Author Topic: Southern mountain rifle small parts  (Read 671 times)

Offline AZshot

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Southern mountain rifle small parts
« on: July 17, 2020, 12:17:25 AM »
As I was taking these pictures of the small parts on the Tennessee rifle I recently got, I suddenly saw something that I had been missing.  Helps in dating, but just that part, not the whole rifle.  Do you see it? 










Offline msellers

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Re: Southern mountain rifle small parts
« Reply #1 on: July 17, 2020, 12:23:13 AM »
That is an ingenious use for the ramrod end. Good solid brass with little fitting required. I like it, the rest of the rifle is great also.
Mike

Offline AZshot

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Re: Southern mountain rifle small parts
« Reply #2 on: July 17, 2020, 12:34:47 AM »
We have a winner!  Yes, and I believe that headstamp was used from 1911-1934.  Nicely threaded, it came with a jag.  I better go inspect the jag closer too....


Offline Panzerschwein

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Re: Southern mountain rifle small parts
« Reply #3 on: July 17, 2020, 12:52:03 AM »
I like the witness marks (or maybe staking?) on the sights, too.

Very clever use of the spent case. Another example of the blurred lines between the “old” and “modern” eras of the American muzzle loading rifle.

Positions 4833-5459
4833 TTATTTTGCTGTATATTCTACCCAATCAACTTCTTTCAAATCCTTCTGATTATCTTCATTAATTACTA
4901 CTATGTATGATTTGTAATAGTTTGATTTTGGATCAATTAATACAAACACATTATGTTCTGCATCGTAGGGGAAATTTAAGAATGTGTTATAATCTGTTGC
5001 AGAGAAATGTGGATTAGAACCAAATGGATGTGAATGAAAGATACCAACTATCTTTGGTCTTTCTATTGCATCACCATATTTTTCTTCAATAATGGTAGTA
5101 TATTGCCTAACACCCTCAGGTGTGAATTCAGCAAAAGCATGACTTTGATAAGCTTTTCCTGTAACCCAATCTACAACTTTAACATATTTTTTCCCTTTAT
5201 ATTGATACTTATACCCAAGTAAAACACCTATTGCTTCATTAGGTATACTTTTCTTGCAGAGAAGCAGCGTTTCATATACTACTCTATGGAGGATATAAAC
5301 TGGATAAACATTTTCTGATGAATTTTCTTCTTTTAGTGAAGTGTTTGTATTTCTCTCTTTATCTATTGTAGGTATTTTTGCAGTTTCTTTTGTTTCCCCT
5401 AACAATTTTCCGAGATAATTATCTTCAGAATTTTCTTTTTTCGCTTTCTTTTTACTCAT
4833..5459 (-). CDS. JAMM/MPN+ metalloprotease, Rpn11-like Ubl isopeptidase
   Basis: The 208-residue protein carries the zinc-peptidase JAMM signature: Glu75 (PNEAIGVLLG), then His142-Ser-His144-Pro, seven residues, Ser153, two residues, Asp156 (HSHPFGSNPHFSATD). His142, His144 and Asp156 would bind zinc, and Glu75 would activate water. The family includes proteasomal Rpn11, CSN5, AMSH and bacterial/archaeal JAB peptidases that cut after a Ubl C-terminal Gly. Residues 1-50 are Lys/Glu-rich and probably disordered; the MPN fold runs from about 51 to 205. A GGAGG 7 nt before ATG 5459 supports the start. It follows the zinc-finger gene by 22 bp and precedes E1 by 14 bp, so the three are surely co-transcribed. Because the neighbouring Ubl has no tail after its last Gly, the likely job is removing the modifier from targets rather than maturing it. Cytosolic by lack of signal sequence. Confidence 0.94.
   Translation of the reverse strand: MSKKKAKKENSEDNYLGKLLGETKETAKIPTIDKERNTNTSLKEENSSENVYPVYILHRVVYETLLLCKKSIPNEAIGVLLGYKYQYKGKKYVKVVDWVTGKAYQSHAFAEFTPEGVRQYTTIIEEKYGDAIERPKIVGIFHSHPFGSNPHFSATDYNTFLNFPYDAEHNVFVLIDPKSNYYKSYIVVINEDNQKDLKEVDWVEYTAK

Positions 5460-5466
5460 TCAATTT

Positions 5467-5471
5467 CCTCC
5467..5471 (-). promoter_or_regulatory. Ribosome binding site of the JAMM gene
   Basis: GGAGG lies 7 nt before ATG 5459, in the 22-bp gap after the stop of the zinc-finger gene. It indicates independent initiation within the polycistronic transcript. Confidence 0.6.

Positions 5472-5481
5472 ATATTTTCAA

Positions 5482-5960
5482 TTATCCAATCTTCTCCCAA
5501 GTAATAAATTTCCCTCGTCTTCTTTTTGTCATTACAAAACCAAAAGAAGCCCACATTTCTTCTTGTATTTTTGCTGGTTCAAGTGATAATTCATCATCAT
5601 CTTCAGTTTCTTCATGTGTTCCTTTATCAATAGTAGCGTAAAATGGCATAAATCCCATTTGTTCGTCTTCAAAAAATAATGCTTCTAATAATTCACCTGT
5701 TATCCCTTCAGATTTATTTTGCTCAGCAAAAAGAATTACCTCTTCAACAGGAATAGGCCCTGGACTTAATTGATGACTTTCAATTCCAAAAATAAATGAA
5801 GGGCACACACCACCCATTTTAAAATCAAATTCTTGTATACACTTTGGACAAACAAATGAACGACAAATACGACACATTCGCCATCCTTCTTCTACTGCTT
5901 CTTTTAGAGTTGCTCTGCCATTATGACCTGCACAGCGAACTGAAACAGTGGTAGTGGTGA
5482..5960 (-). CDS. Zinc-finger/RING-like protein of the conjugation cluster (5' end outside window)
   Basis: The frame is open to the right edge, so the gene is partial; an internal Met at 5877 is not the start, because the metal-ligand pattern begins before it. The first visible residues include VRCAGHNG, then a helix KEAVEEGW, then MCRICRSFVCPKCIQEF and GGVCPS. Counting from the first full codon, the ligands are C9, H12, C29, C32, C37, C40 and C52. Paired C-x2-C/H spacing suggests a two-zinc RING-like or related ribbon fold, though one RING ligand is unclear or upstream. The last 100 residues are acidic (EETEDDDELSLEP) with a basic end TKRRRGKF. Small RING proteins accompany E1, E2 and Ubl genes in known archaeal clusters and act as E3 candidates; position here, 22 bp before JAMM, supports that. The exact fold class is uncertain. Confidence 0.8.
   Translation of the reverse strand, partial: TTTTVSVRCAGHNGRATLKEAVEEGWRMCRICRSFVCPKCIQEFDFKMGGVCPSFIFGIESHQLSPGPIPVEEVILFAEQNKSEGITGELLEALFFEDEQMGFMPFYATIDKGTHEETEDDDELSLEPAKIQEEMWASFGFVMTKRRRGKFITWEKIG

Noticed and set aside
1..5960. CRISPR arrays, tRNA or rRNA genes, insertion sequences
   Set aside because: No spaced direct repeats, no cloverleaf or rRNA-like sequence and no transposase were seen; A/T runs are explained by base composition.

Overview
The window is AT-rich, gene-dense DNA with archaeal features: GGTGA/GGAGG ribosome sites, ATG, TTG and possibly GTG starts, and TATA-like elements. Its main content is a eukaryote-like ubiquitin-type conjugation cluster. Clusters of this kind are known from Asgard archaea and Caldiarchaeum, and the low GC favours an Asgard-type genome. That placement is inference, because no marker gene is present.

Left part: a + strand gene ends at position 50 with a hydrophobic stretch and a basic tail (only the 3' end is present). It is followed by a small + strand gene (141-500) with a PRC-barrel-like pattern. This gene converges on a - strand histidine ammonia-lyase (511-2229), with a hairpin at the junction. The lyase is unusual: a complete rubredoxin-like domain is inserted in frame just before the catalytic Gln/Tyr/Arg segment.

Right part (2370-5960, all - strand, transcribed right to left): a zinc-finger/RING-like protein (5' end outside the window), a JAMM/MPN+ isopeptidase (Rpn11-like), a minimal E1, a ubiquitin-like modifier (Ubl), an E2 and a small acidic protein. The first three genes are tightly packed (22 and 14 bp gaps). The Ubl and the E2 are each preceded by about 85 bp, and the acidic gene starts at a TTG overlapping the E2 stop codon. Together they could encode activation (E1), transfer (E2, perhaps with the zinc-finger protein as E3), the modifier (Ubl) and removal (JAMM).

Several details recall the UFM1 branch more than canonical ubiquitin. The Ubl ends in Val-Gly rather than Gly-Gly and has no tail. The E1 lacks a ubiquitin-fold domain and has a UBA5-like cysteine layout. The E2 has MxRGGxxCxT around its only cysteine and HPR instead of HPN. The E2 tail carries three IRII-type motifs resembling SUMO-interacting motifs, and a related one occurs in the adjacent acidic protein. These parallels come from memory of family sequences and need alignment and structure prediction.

Offline WESTbury

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Re: Southern mountain rifle small parts
« Reply #4 on: July 17, 2020, 12:54:41 AM »
American ingenuity and adaptation at its best.

Now everybody will have to get out their magnifying glass and spend the evening inspecting the brass tips of all of the ramrods they have.
"We are not about to send American Boys 9 to 10 thousand miles away from home to do what Asian Boys ought to be doing for themselves."
President Lyndon B. Johnson October 21, 1964

Offline AZshot

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Re: Southern mountain rifle small parts
« Reply #5 on: July 17, 2020, 02:09:07 AM »
I smiled when I spotted the lettering and figured out it was a .22 Hornet case.  It tells me the rifle was used for a long, long time, the round didn't come out until 1930. And the headstamp was used until perhaps the late 1930s.    The ramrod tip (or rod) obviously isn't original to when the actual rifle was made, but was needed and someone created this tip generations after the rifle.

Offline Daryl

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Re: Southern mountain rifle small parts
« Reply #6 on: July 23, 2020, 03:39:37 AM »
I am still using brass with that exact head-stamp in my Hornet.
I did not think it was that old.
Daryl

"a gun without hammers is like a spaniel without ears" King George V